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Mark Bello
Mark Bello
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BP Fiasco: The Case Against Tort Reform

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Last night, Injury Board member Brett Hanna penned an excellent IB post entitled Lax Oil Industry Oversight? That’s an Understatement. Brett, a fine lawyer from Salt Lake City, Utah, reports that Secretary of the Interior Ken Salazar testified before the Senate, yesterday, and cited collective responsibility for the disaster, promising an overhaul of federal regulations that, along with "weak industry effort", led to the massive oil spill. Brett suggests that it may be "too little, too late".

Too little too late, indeed. This BP fiasco turns "drill baby, drill" on its ear. Over the years, Lawsuit Financial was asked to finance some of the Exxon Valdez cases, as fisherman, with their businesses in shambles, were waiting years and years to receive paltry sums of money in compensation that had no hope of ever restoring them to pre-spill fitness.

If BP really wants to create goodwill, they should develop a system of fair compensation (without the need for inevitable litigation) to those whose businesses have been severely impacted by this latest disaster. It will probably not happen; "business as usual" will result in the U.S. Chamber getting involved; lawyers and victims will be demonetized for "picking on" BP, and being "greedy" for asking for simple compensation for the loss of their livelihood.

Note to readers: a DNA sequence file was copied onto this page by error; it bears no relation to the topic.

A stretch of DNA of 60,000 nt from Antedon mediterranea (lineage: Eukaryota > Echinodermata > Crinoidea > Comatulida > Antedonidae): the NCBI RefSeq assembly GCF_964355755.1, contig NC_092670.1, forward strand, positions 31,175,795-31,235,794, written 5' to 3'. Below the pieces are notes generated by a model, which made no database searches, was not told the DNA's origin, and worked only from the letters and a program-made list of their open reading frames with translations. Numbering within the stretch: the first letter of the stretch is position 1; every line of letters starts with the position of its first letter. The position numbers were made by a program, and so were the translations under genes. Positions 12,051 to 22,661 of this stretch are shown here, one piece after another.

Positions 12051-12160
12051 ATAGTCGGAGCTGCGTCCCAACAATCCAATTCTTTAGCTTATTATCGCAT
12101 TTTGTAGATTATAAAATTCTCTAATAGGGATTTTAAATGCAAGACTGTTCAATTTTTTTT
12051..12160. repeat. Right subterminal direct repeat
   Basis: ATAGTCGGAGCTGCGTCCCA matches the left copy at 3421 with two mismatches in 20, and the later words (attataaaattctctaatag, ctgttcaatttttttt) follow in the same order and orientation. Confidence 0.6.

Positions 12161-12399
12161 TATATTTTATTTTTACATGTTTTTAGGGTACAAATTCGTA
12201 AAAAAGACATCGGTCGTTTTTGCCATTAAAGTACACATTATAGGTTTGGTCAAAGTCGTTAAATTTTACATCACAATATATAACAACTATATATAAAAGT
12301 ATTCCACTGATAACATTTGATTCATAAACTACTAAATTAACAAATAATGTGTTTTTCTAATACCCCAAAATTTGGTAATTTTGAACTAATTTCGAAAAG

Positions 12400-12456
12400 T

We in the trial lawyer community are watching to see how BP and the US Chamber behaves. Corporate America has been lying about the civil justice system for years so that it can reduce the amounts of compensation that real victims receive to artificially low numbers. They use pet names for this effort, which was started by big tobacco and big pharma. "Tort Reform", "Jackpot Justice", "Frivolous Lawsuits", "Junk Lawsuits" "Lawsuit Abuse" are some of their favorites. Most of the time, the effort suggests a damages "cap" on the amount a person or business can recover when a corporation, hospital, or person is negligent and causes serious harm. My constant questions in the face of this attack on civil justice are these:

Why does a "junk" or "frivolous" lawsuit need a damages cap? Isn’t this just a lame attempt to lie to the American people and increase corporate profits on the backs of the people that corporate America has harmed the most?

Tort reform does not impact only the injured or disabled. Tort reform is corporate welfare and leaves the American taxpayer to pick up the slack. Let me repeat that in the strongest terms. THE CORPORATION IS EXCUSED; YOU PAY THEIR BILL! The average American thinks that these injuries or business losses won’t happen to him; well, they may, and when they do, he will have sacrificed all of his rights on the alter of corporate greed. Call your senator or congressman; call your state senator or state representative; tell them that you stand with the victims of this disaster. Tell them you stand with all victims; tell them to say "no" to tort reform of any kind.